US20180232641A1 - Cognitive content filtering - Google Patents

Cognitive content filtering Download PDF

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Publication number
US20180232641A1
US20180232641A1 US15/434,417 US201715434417A US2018232641A1 US 20180232641 A1 US20180232641 A1 US 20180232641A1 US 201715434417 A US201715434417 A US 201715434417A US 2018232641 A1 US2018232641 A1 US 2018232641A1
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user
social media
reaction
media content
activity
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US15/434,417
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James E. Bostick
John M. Ganci, Jr.
Martin G. Keen
Sarbajit K. Rakshit
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International Business Machines Corp
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International Business Machines Corp
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Publication of US20180232641A1 publication Critical patent/US20180232641A1/en
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    • HELECTRICITY
    • H04ELECTRIC COMMUNICATION TECHNIQUE
    • H04LTRANSMISSION OF DIGITAL INFORMATION, e.g. TELEGRAPHIC COMMUNICATION
    • H04L67/00Network-specific arrangements or communication protocols supporting networked applications
    • H04L67/22Tracking the activity of the user
    • GPHYSICS
    • G06COMPUTING; CALCULATING; COUNTING
    • G06NCOMPUTER SYSTEMS BASED ON SPECIFIC COMPUTATIONAL MODELS
    • G06N5/00Computer systems using knowledge-based models
    • G06N5/02Knowledge representation
    • GPHYSICS
    • G06COMPUTING; CALCULATING; COUNTING
    • G06NCOMPUTER SYSTEMS BASED ON SPECIFIC COMPUTATIONAL MODELS
    • G06N5/00Computer systems using knowledge-based models
    • G06N5/04Inference methods or devices
    • GPHYSICS
    • G06COMPUTING; CALCULATING; COUNTING
    • G06QDATA PROCESSING SYSTEMS OR METHODS, SPECIALLY ADAPTED FOR ADMINISTRATIVE, COMMERCIAL, FINANCIAL, MANAGERIAL, SUPERVISORY OR FORECASTING PURPOSES; SYSTEMS OR METHODS SPECIALLY ADAPTED FOR ADMINISTRATIVE, COMMERCIAL, FINANCIAL, MANAGERIAL, SUPERVISORY OR FORECASTING PURPOSES, NOT OTHERWISE PROVIDED FOR
    • G06Q10/00Administration; Management
    • G06Q10/06Resources, workflows, human or project management, e.g. organising, planning, scheduling or allocating time, human or machine resources; Enterprise planning; Organisational models
    • G06Q10/063Operations research or analysis
    • G06Q10/0635Risk analysis
    • GPHYSICS
    • G06COMPUTING; CALCULATING; COUNTING
    • G06QDATA PROCESSING SYSTEMS OR METHODS, SPECIALLY ADAPTED FOR ADMINISTRATIVE, COMMERCIAL, FINANCIAL, MANAGERIAL, SUPERVISORY OR FORECASTING PURPOSES; SYSTEMS OR METHODS SPECIALLY ADAPTED FOR ADMINISTRATIVE, COMMERCIAL, FINANCIAL, MANAGERIAL, SUPERVISORY OR FORECASTING PURPOSES, NOT OTHERWISE PROVIDED FOR
    • G06Q10/00Administration; Management
    • G06Q10/06Resources, workflows, human or project management, e.g. organising, planning, scheduling or allocating time, human or machine resources; Enterprise planning; Organisational models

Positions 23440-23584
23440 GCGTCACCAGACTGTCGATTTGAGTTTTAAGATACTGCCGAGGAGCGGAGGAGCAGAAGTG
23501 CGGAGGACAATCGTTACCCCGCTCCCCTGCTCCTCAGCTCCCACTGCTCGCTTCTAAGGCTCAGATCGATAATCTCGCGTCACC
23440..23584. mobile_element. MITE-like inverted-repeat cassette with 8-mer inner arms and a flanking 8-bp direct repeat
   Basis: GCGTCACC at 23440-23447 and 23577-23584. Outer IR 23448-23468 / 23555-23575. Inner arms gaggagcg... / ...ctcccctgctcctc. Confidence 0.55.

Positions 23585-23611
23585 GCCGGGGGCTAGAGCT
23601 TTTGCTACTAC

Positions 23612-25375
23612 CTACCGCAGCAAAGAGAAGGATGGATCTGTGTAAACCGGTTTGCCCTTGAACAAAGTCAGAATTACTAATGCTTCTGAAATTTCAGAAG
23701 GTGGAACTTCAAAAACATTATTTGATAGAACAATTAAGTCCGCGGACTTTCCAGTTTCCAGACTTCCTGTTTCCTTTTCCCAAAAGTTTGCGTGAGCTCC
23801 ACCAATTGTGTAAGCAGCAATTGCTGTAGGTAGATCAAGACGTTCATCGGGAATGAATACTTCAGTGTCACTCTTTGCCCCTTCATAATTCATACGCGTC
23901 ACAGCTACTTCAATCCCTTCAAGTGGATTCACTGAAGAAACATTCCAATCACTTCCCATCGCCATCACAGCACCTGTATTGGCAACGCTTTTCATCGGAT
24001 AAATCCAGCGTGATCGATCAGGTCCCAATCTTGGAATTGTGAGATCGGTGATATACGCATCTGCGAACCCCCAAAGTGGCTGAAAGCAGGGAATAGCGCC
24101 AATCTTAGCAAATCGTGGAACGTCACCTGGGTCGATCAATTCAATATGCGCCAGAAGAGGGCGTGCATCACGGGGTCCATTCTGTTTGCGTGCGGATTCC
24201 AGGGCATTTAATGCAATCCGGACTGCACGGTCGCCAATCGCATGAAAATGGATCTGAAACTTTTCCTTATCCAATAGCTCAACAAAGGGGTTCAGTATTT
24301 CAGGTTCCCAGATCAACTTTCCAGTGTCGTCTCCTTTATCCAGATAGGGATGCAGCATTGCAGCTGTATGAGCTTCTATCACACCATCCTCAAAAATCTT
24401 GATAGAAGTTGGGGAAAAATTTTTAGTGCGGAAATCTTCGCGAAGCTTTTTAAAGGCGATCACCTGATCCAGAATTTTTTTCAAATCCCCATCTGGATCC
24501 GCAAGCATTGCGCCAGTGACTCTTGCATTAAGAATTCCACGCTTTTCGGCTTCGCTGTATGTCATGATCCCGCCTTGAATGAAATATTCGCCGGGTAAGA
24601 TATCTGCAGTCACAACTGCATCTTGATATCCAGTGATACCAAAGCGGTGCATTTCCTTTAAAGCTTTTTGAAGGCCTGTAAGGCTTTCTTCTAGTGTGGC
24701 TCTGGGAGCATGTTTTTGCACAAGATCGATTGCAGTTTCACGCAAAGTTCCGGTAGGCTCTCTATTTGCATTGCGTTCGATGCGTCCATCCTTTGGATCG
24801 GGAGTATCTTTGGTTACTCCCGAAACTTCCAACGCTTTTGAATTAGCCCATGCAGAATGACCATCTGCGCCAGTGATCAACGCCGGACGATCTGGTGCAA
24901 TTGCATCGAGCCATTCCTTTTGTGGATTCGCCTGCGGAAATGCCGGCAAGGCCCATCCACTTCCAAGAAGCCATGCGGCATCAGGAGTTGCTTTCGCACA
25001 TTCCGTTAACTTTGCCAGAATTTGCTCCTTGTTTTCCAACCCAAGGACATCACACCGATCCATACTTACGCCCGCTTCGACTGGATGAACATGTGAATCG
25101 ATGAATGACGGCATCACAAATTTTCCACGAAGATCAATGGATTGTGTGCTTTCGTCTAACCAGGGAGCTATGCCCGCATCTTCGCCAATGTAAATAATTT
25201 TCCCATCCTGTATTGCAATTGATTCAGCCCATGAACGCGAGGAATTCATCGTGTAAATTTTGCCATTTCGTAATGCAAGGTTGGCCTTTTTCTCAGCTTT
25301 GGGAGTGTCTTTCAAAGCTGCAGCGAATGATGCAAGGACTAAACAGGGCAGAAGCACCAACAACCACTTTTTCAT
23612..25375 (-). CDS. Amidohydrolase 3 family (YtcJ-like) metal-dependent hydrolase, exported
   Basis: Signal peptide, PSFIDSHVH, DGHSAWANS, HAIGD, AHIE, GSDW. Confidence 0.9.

• G06Q10/063Operations research or analysis
    • G06Q10/0639Performance analysis
    • GPHYSICS
    • G06COMPUTING; CALCULATING; COUNTING
    • G06QDATA PROCESSING SYSTEMS OR METHODS, SPECIALLY ADAPTED FOR ADMINISTRATIVE, COMMERCIAL, FINANCIAL, MANAGERIAL, SUPERVISORY OR FORECASTING PURPOSES; SYSTEMS OR METHODS SPECIALLY ADAPTED FOR ADMINISTRATIVE, COMMERCIAL, FINANCIAL, MANAGERIAL, SUPERVISORY OR FORECASTING PURPOSES, NOT OTHERWISE PROVIDED FOR
    • G06Q10/00Administration; Management
    • G06Q10/10Office automation, e.g. computer aided management of electronic mail or groupware; Time management, e.g. calendars, reminders, meetings or time accounting
    • GPHYSICS
    • G06COMPUTING; CALCULATING; COUNTING
    • G06QDATA PROCESSING SYSTEMS OR METHODS, SPECIALLY ADAPTED FOR ADMINISTRATIVE, COMMERCIAL, FINANCIAL, MANAGERIAL, SUPERVISORY OR FORECASTING PURPOSES; SYSTEMS OR METHODS SPECIALLY ADAPTED FOR ADMINISTRATIVE, COMMERCIAL, FINANCIAL, MANAGERIAL, SUPERVISORY OR FORECASTING PURPOSES, NOT OTHERWISE PROVIDED FOR
    • G06Q50/00Systems or methods specially adapted for specific business sectors, e.g. utilities or tourism
    • G06Q50/01Social networking
    • HELECTRICITY
    • H04ELECTRIC COMMUNICATION TECHNIQUE
    • H04LTRANSMISSION OF DIGITAL INFORMATION, e.g. TELEGRAPHIC COMMUNICATION
    • H04L67/00Network-specific arrangements or communication protocols supporting networked applications
    • H04L67/28Network-specific arrangements or communication protocols supporting networked applications for the provision of proxy services, e.g. intermediate processing or storage in the network
    • H04L67/2823Network-specific arrangements or communication protocols supporting networked applications for the provision of proxy services, e.g. intermediate processing or storage in the network for conversion or adaptation of application content or format
    • HELECTRICITY
    • H04ELECTRIC COMMUNICATION TECHNIQUE
    • H04LTRANSMISSION OF DIGITAL INFORMATION, e.g. TELEGRAPHIC COMMUNICATION